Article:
In his best-selling books, Malcolm Gladwell writes often about the 10,000 hours needed to achieve mastery in a field. He suggests talent is not the important factor: hours invested is what tips the scales.
Now clearly, I have not invested ten thousand hours in writing this thirty-one day series (although it sometimes feels like I did). And, just so you can ALL breath a sigh of relief, I am not planning on turning this blog into a poetry blog (much as I might have a lot of fun with it). No, the 31 Days was just to help me break out of my routines, do something creative, but in a focused way.
So… although I don’t consider myself an expert in parenting poetry, even just a month of writing daily on one topic shows me the truth behind what Gladwell says:
Putting the time in eventually bears fruit.
Here’s a few more things I learned specifically from this 31 day writing challenge (in no particular order – this is more of a free write):
Writing consistently on a topic forces me to think about more angles than I even knew existed.
My poetry writing skills were (and still are!) a wee bit rusty! I know, I know, a lot of you have complimented the poems, but… when I consider my amazing creative writing teacher in college and the pieces I wrote then… phew boy! I am not sure I want her seeing this little collection! haha! No, she is a sweet lady, and would not likely judge me too harshly!
Our children have so much to offer us – stop and look at them for five solid minutes without ANY interruptions – you will be amazed! (Also, you will be amazed at how often in five minutes something other than yourself tries to interrupt you). Stop and just LISTEN to what they are saying or doing… sometimes we view it as just so much noise, but… I found myself amazed at the intricacies of their happy little chatter.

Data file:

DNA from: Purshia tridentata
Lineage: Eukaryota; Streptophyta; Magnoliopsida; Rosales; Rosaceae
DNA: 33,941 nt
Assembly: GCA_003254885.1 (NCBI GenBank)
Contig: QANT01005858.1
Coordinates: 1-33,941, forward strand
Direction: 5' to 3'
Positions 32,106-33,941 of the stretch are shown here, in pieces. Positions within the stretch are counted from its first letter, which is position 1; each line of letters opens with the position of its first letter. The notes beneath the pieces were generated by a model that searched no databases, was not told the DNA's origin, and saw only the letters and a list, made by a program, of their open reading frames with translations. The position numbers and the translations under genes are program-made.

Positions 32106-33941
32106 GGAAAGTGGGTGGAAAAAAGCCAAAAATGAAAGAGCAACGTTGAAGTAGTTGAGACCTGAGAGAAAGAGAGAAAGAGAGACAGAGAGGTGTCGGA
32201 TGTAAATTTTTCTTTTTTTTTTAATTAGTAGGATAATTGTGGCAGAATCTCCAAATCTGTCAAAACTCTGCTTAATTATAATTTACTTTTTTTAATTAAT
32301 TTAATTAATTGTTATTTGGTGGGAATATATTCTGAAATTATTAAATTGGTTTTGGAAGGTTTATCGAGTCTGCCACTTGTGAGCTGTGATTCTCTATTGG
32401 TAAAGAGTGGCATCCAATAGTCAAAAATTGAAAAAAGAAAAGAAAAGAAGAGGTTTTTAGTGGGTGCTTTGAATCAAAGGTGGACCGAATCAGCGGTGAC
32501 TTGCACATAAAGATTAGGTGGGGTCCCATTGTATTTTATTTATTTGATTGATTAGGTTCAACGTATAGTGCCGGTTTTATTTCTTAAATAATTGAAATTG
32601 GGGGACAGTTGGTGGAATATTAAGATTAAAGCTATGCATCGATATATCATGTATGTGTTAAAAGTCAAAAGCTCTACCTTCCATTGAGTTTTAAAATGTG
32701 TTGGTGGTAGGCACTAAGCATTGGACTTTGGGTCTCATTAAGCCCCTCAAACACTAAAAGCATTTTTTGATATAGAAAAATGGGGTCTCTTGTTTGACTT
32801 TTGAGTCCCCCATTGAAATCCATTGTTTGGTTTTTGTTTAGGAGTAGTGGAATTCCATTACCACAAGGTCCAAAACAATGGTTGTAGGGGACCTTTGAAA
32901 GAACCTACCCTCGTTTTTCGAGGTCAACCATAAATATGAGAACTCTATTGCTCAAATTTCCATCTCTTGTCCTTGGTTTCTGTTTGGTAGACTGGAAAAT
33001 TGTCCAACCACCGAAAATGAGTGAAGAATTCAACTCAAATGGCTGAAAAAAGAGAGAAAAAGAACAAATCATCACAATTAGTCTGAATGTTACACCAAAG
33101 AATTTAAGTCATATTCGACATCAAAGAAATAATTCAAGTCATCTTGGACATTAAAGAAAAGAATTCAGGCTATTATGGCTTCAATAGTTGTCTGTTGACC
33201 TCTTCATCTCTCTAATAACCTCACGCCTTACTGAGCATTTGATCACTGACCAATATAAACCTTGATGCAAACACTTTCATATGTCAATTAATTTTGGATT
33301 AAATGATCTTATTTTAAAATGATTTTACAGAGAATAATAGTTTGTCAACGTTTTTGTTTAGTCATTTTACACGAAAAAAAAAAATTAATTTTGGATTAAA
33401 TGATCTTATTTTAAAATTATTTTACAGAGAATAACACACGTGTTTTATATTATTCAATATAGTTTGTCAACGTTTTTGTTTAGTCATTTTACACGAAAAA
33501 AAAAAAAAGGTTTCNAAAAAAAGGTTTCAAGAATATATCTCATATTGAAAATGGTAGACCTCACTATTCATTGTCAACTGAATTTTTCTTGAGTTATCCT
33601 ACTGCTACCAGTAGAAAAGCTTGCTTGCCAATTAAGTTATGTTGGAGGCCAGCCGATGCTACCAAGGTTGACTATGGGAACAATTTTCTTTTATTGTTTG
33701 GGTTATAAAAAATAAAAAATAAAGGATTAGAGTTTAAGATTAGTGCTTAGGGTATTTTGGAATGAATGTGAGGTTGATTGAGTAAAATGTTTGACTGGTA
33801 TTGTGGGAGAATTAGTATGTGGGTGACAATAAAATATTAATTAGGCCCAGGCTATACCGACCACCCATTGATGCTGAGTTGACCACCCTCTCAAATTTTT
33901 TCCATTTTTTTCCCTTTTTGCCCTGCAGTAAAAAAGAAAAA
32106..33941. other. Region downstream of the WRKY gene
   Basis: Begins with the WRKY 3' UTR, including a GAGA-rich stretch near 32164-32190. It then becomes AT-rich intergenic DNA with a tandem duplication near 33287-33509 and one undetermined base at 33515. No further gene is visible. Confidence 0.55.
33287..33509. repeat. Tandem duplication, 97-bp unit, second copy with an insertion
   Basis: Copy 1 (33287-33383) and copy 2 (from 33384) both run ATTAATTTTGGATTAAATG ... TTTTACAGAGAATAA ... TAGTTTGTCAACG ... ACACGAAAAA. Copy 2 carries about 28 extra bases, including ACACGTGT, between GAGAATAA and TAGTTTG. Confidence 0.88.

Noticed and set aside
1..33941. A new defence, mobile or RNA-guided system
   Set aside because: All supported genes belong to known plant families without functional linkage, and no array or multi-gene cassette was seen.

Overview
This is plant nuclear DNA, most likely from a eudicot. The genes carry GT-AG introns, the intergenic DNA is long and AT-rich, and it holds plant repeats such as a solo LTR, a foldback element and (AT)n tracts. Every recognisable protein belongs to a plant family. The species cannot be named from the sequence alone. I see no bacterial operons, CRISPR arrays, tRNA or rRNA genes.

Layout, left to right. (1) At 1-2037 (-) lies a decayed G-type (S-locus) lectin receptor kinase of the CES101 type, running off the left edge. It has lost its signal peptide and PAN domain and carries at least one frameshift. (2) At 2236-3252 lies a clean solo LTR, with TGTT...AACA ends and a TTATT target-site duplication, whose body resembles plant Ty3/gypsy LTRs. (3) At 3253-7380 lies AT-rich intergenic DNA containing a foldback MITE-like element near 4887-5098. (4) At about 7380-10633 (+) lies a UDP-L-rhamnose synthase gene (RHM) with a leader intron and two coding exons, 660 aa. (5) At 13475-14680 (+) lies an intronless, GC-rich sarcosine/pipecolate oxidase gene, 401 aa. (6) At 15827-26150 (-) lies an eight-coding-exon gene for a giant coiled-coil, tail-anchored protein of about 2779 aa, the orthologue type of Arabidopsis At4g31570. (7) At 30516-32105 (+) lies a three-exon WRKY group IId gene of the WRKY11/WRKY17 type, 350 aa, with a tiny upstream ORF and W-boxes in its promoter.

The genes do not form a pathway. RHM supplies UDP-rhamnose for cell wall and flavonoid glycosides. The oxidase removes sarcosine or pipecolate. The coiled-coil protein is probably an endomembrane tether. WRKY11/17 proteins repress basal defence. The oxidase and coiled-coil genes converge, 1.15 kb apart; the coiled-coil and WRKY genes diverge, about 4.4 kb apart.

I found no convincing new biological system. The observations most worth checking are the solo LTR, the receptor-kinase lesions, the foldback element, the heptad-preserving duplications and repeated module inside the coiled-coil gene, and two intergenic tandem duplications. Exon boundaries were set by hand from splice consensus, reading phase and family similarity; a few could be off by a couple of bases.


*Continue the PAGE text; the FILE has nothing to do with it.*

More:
People aren’t really that interested in poetry. I definitely noticed fewer visits and comments during this series than on my more informational-type of posts. I realize poetry is not the norm for most people, but my hope is to make it feel accessible to at least a few more!
I remembered I like to write even when nobody’s watching.
My children are so so so amazing in every way. I could write about them every day, all day, they give me so much joy (and material! LOL).
31 days isn’t really enough to adequately cover the range of emotions, issues, and memories as a parent (of boys or girls).
Writing extensively on a topic often causes you to veer off course, even a little bit. For instance, I found myself writing more about parenting in general, and don’t feel I got to the real heart of being a boy-mom in most of these poems.
Much of parenting experience is universal to moms of boys or girls. Some is distinctive to each gender, I think. (You might disagree, and that is fine too! Grace.)
Sometimes, you need to just push those poem-babies out into the world and let them go. Perfection in poetry writing is not always your friend. Unless you’re John Donne. I’m not.
I am glad that I became a little more vulnerable to my readers throughout this process. It was harder than I thought to put my very personal thoughts and feelings out there.
No matter what – the words in my head always sound better than when I type them out! Even this post, I had so many grand thoughts to share with you but… I am finding they’re coming out much simpler than I imagined!
I’m pretty sure I am going to use these posts as a jumping off point for an e-book… what do you think of that?
Thank you, dear readers, for sticking with me this month!
I know writing poetry about parenting boys was a departure from my normal writing about wholesome living, homeschooling, recipes, and the like. I know there were fewer giveaways, but I appreciate your coming on this journey with me as I took a small break from the norm to be refreshed and challenged.
To read all the posts in The Poetry of Parenting Boys 31 days series, just click the button!